FaithWalk Clothing by William Renae
In today's world and in times past collaboration and partnering has been an instrumental strategy. Partnering helps us to grow, learn, change and exchange ideas. Even the Bible endorses partnering based on the scripture that says, "Where two or three are gathered, I am there."
I want to introduce to you a mother/son partnership, which currently launched a new clothing line. The clothing line is called FaithWalk. The new line is created to encourage others to save themselves and to take control of their own destiny.
Renae Parker Benenson is a Mom, certified Chaplin (spiritual listener and encourager), writer and co-founder of FaithWalk. William Marshall Parker II is a Son, entrepreneur, writer and co-founder of FaithWalk. Together they compliment each other and have found support for their individual and collective growth and development.
They started FaithWalk because they get it. They have figured out that their life is to get better spiritually, emotionally, financially, intellectually and physically it will be because they have prayed to God and believe that the Creator will equip them for the journey and fill them with unfathomable power to be and to do more than they can ever imagine.
Thursday, February 26, 2009
Bashir Ramathan, a 36-year-old Ugandan Muslim, might have lost his eyesight but he certainly has not lost faith in himself or hope in life.
"You find other blind people sad at home. I say to them, you have to move. If you stay like that, you could bring more sickness on your body," Ramathan told Agence France-Presse (AFP) in an interview.
Ramathan lost his sight in 1995 and doctors told him his optic nerves had become paralyzed and that he would never see again.
His mother died the year before he lost his eyesight. The year after, his grandmother died.
Then, unable to cope with his blindness, his wife left him the following year, taking their daughter with her.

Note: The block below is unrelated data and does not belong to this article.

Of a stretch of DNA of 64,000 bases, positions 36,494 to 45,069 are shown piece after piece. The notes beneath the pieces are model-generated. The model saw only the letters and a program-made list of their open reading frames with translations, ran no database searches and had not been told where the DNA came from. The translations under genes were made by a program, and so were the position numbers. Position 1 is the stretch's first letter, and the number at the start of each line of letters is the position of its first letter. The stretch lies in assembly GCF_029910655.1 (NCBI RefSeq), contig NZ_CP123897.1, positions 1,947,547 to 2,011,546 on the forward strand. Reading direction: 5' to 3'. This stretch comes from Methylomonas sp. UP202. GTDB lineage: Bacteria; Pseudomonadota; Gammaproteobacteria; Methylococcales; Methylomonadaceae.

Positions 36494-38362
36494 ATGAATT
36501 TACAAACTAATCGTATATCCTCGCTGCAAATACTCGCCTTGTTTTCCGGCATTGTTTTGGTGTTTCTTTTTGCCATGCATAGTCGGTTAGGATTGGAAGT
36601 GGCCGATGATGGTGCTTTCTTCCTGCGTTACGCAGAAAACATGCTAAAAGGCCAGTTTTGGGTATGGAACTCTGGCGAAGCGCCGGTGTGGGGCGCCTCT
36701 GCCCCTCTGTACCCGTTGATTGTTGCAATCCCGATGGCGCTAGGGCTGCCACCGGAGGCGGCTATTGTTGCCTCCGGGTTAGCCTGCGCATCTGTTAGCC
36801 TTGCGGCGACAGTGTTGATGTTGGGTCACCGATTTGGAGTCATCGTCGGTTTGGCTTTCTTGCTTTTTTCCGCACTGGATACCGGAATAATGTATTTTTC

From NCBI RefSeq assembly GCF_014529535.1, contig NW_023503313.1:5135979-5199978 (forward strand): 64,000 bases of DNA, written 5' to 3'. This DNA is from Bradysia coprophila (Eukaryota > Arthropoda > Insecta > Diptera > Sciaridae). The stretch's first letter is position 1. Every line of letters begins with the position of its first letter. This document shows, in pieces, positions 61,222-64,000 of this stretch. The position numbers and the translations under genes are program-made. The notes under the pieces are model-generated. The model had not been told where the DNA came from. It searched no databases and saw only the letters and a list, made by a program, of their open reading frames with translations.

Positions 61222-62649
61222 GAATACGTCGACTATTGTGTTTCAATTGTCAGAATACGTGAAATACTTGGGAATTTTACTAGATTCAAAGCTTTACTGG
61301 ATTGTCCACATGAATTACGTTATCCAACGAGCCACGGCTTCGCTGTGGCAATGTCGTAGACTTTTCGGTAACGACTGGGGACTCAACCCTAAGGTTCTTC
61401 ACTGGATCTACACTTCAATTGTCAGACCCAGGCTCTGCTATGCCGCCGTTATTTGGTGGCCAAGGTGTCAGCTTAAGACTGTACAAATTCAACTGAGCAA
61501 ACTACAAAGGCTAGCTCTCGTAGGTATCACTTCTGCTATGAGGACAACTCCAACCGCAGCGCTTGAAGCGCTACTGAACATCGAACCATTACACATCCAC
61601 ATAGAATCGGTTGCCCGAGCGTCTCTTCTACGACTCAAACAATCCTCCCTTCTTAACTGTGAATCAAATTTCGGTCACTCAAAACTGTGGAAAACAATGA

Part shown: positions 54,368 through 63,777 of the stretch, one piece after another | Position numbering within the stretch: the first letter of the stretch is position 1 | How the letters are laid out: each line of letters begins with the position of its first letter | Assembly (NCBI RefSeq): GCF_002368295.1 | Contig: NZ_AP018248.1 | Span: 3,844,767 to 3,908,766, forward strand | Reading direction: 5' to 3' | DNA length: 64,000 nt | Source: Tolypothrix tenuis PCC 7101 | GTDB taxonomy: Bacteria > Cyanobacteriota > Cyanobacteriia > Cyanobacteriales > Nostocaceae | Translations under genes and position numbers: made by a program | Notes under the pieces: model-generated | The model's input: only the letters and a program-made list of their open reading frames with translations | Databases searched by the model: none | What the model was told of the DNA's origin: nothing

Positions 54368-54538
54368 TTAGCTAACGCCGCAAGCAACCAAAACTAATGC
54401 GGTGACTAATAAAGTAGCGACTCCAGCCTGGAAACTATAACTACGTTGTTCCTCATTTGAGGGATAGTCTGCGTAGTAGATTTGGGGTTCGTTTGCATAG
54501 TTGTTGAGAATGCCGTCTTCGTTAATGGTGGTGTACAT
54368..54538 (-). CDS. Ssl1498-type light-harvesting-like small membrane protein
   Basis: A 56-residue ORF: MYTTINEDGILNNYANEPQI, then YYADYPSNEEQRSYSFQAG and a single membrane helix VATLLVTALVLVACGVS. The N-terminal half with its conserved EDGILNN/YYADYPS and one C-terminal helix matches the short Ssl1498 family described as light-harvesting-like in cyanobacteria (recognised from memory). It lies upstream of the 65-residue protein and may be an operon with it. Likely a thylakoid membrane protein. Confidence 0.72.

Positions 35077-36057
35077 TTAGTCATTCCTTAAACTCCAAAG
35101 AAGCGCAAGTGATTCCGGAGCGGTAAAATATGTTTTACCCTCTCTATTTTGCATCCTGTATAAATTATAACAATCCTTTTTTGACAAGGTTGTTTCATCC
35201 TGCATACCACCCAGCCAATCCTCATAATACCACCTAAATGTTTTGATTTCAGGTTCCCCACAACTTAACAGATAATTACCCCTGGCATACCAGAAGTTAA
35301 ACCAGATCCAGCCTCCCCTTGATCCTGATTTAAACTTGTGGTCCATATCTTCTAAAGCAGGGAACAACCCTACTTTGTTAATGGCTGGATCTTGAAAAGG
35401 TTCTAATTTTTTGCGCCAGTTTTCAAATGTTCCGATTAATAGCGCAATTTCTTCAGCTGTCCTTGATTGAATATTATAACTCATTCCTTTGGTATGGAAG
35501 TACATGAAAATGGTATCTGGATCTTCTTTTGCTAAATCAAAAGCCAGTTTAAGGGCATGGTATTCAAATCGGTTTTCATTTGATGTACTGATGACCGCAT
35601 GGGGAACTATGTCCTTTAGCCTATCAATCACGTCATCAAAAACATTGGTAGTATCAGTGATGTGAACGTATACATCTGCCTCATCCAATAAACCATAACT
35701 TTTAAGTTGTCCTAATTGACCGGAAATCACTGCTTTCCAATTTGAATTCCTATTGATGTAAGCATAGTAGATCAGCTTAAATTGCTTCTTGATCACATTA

But the practicing Muslim refused to give in.
He learned how to do simple household tasks and run errands by himself.
"It forced me to become strong. I had to learn how to be alone," said Ramathan, leaning against a wall with cracked paint.
"I was told by my parents I could do everything."
Ramathan is not only trying to live a normal life but to exceed in the sport he began as a child; boxing.
He resumed his boxing career three years ago.
Every morning, he takes a two-kilometer, hour-long jog with a guide who runs alongside to prevent Ramathan from hurting himself.
He then heads to the gym for weight-lifting and training.
"Most people were surprised," noted the blind Muslim boxer, jumping rope.
"They say, 'How can this one play?'"
Ramathan recognizes that boxing is more difficult without sight, but says he has learned how to "see" with his ears.
In matches, he listens for the breathing and the footsteps of the other boxer to guide his own actions.
When the floor is too padded to allow noise, a coach stands outside of the ring to shout directions to both blindfolded boxers.
His coach, Hassan Khalia, 45, attributes Ramathan's skill to his talent for listening.
"Before he became blind he was a boxer -- I knew being blind would not hurt him," he says. "He's still one of the best."
Now Ramathan's name stirs amazement in coaches, while trainers gush over his skill and competitors quake in fear.
He has fought in over 15 matches since he resumed boxing and remains undefeated.
Peers call him "the German" -- a reference to Germany's tenacity on the football field, mirroring Ramathan's in the ring.
Others praise his agile movements and fine-tuned reflexes.
Robert Sembooze, a 25-year-old boxer, says he was wary of entering the ring with Ramathan for a blindfolded match.
"Boxers fear to compete against him blindfolded because Bashir can sense faster than others and is very sharp," he admitted.
"If there were more blind boxers, he could be a champion."
Ramathan says he wants to start a worldwide blind boxing league.
A builder before he became blind, he now relies on his local mosque for sustenance.
"Boxing makes me feel more and more normal."